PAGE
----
EDINBURGH, Scotland -- When acute coronary syndrome guidelines get used, patients have had significant reductions in rates of heart failure, myocardial infarction, stroke, and death according to the multinational GRACE study.
EDINBURGH, Scotland, May 1 -- For acute coronary syndrome patients, there seems to be a better way.
Changes in the management of such patients using the latest cardiology-society guidelines paid off with significant reductions in rates of heart failure, myocardial infarction, stroke, and death, revealed the multinational Global Registry of Acute Coronary Events (GRACE) study.
Among patients with ST-segment elevation myocardial infarction (STEMI), hospital deaths decreased from 8.4% to 4.6%, and for patients with non-ST elevated acute coronary syndrome, the rate of hospital deaths declined by approximately a quarter, according to a report in the May 2 issue of the Journal of the American Medical Association.
This study is the first to demonstrate that practice guidelines recommended by the American College of Cardiology, the American Heart Association, and the European Society of Cardiology translate into improved clinical outcomes, wrote Keith A. A. Fox, M.B., Ch.B., of the University of Edinburgh ,and colleagues.
The GRACE study was a multinational cohort study of 44,372 patients with an acute coronary syndrome. Patients were enrolled from 113 hospitals in 14 countries from July 1, 1999 through Dec. 31, 2006.
Of those patients, 27,558 had non-ST-segment elevation acute coronary syndrome, and 16,814 had STEMI. Patients with non-ST-segment elevation acute coronary syndrome had a more complex medical history than the STEMI patients, were less likely to be current smokers, but more likely to have quit smoking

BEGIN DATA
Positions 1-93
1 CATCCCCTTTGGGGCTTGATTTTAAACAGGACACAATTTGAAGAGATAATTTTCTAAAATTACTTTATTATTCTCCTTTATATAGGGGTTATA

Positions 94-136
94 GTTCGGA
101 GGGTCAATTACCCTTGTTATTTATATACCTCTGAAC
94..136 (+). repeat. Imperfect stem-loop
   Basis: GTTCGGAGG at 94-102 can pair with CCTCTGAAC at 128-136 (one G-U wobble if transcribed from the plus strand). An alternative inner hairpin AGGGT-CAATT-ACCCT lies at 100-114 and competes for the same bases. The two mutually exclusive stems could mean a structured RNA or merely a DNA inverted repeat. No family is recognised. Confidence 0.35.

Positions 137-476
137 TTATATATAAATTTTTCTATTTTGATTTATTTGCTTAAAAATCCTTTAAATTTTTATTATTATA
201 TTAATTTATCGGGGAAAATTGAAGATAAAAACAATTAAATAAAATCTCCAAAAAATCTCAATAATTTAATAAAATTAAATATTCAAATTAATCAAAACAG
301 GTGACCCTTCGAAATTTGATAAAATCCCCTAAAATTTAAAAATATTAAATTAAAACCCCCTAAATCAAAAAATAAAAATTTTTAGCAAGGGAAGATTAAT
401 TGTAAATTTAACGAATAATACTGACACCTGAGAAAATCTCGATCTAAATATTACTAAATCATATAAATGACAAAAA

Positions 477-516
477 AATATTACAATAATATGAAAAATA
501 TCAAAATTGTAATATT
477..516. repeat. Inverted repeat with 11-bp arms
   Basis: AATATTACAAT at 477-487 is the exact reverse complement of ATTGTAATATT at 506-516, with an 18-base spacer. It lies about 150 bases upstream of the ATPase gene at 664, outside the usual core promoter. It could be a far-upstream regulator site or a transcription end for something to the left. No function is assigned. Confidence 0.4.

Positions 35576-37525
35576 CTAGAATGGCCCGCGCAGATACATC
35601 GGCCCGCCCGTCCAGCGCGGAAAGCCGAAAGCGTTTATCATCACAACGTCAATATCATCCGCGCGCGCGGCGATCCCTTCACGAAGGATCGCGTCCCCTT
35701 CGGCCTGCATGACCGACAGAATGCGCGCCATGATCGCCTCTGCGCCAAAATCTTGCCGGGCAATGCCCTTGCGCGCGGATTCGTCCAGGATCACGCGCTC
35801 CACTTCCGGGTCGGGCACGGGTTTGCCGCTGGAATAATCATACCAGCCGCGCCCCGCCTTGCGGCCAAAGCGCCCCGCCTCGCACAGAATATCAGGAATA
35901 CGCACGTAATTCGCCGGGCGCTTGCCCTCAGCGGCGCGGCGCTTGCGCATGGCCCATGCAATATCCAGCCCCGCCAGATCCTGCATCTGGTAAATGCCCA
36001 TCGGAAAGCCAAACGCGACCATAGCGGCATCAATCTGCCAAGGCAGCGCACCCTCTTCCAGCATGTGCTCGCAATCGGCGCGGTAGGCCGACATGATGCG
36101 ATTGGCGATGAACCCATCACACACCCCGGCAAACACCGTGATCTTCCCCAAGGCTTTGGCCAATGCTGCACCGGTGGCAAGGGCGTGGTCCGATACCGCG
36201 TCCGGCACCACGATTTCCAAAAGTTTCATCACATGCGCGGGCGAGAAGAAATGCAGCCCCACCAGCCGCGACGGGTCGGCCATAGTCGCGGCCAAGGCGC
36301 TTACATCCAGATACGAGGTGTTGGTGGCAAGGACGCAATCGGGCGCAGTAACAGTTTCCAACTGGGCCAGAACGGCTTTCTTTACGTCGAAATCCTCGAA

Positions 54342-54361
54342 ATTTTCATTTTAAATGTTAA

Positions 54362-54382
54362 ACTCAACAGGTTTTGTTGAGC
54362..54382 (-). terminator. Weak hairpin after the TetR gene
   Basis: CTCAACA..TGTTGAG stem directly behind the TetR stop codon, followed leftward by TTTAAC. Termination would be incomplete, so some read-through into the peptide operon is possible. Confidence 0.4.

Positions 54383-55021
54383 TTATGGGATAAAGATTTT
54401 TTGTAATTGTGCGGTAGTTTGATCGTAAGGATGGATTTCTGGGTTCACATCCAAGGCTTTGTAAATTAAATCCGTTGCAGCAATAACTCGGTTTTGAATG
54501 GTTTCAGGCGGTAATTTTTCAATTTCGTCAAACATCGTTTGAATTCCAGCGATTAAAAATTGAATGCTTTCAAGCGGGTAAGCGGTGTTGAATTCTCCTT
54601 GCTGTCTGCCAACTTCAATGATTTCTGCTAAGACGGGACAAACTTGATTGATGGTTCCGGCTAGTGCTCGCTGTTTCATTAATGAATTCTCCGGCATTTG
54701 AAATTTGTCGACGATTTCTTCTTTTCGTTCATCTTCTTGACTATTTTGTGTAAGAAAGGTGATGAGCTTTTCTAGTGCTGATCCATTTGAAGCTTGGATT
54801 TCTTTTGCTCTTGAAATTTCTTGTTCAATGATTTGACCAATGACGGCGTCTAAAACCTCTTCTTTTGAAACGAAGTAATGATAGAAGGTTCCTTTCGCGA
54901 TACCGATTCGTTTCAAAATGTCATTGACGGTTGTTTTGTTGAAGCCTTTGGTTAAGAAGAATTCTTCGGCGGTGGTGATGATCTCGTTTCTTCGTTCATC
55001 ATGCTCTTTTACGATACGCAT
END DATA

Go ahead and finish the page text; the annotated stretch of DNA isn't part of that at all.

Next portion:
There was a marked increase in interventional therapy in both groups of patients, the researchers noted.
The investigators also found increased use of beta-blockers, statins, ACE inhibitors or angiotensin II receptor blockers (ARBs), and thienopyridines in both groups of patients
For STEMI patients undergoing percutaneous coronary intervention there was also an increase in use of glycoprotein IIb/IIIa inhibitors. This increase was matched by a significant decrease in rates of death, cardiogenic shock, and heart failure, or pulmonary edema.
In patients with non-ST-elevation acute coronary syndrome, there were also increases in hospital treatment with low-molecular-weight heparin. In contrast to the STEMI group, the use of Gp IIB/IIIa inhibitors with or without percutaneous coronary intervention increased between 1999 and 2003, but changed little thereafter, the researchers said.
In the non-ST-elevation group, the researchers said, the rates of new heart failure or pulmonary edema decreased significantly. After adjustment for risk status, the rate of hospital deaths declined by about 25%.
The study findings included:
Reviewing study limitations, the researchers wrote that the participating clusters represent regional practices and outcomes but do not necessarily reflect practice for specific countries.
It was not possible, they said, to determine whether improvements in adherence to evidence-based medicine are limited to the participating sites or are taking place throughout the respective countries.
Earlier, GRACE findings had emphasized hospital status, access to resources, and geographical factors, rather than the influence of new guidelines. However, Dr. Fox said, data from the current study, which included data through 2006, demonstrated substantial changes in the use of drug and interventional therapies in patients with acute coronary syndromes and clear evidence for a reduction in new heart failure and hospital deaths, especially in MI patients.
This and other evidence suggest the potential for further reduction in poor outcomes with greater use of evidence-based therapies and interventions, the researchers said.
Among financial disclosures, Dr. Fox reported receiving research grant funding from the British Heart Foundation, Medical Research Council, and the Wellcome Trust, and research grants and lecture fees from Sanofi-Aventis, GlaxoSmithKline, and Bristol-Myers Squibb.